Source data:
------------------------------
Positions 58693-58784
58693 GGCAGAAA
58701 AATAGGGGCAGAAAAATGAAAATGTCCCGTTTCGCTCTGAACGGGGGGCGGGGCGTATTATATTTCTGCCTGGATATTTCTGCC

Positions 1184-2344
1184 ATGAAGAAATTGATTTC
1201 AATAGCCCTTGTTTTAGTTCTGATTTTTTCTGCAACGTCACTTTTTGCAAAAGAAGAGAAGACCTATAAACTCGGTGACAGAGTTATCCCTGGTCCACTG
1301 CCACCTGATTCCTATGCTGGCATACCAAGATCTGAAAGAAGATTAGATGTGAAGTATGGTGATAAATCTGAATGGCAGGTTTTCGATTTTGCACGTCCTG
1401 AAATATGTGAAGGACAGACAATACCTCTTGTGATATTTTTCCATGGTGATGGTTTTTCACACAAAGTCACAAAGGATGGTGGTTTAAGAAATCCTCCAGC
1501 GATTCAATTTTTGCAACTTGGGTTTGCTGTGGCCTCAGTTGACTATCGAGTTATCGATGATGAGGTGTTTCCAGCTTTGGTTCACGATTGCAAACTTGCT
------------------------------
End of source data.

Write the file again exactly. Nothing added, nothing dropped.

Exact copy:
Positions 58693-58784
58693 GGCAGAAA
58701 AATAGGGGCAGAAAAATGAAAATGTCCCGTTTCGCTCTGAACGGGGGGCGGGGCGTATTATATTTCTGCCTGGATATTTCTGCC

Positions 1184-2344
1184 ATGAAGAAATTGATTTC
1201 AATAGCCCTTGTTTTAGTTCTGATTTTTTCTGCAACGTCACTTTTTGCAAAAGAAGAGAAGACCTATAAACTCGGTGACAGAGTTATCCCTGGTCCACTG
1301 CCACCTGATTCCTATGCTGGCATACCAAGATCTGAAAGAAGATTAGATGTGAAGTATGGTGATAAATCTGAATGGCAGGTTTTCGATTTTGCACGTCCTG
1401 AAATATGTGAAGGACAGACAATACCTCTTGTGATATTTTTCCATGGTGATGGTTTTTCACACAAAGTCACAAAGGATGGTGGTTTAAGAAATCCTCCAGC
1501 GATTCAATTTTTGCAACTTGGGTTTGCTGTGGCCTCAGTTGACTATCGAGTTATCGATGATGAGGTGTTTCCAGCTTTGGTTCACGATTGCAAACTTGCT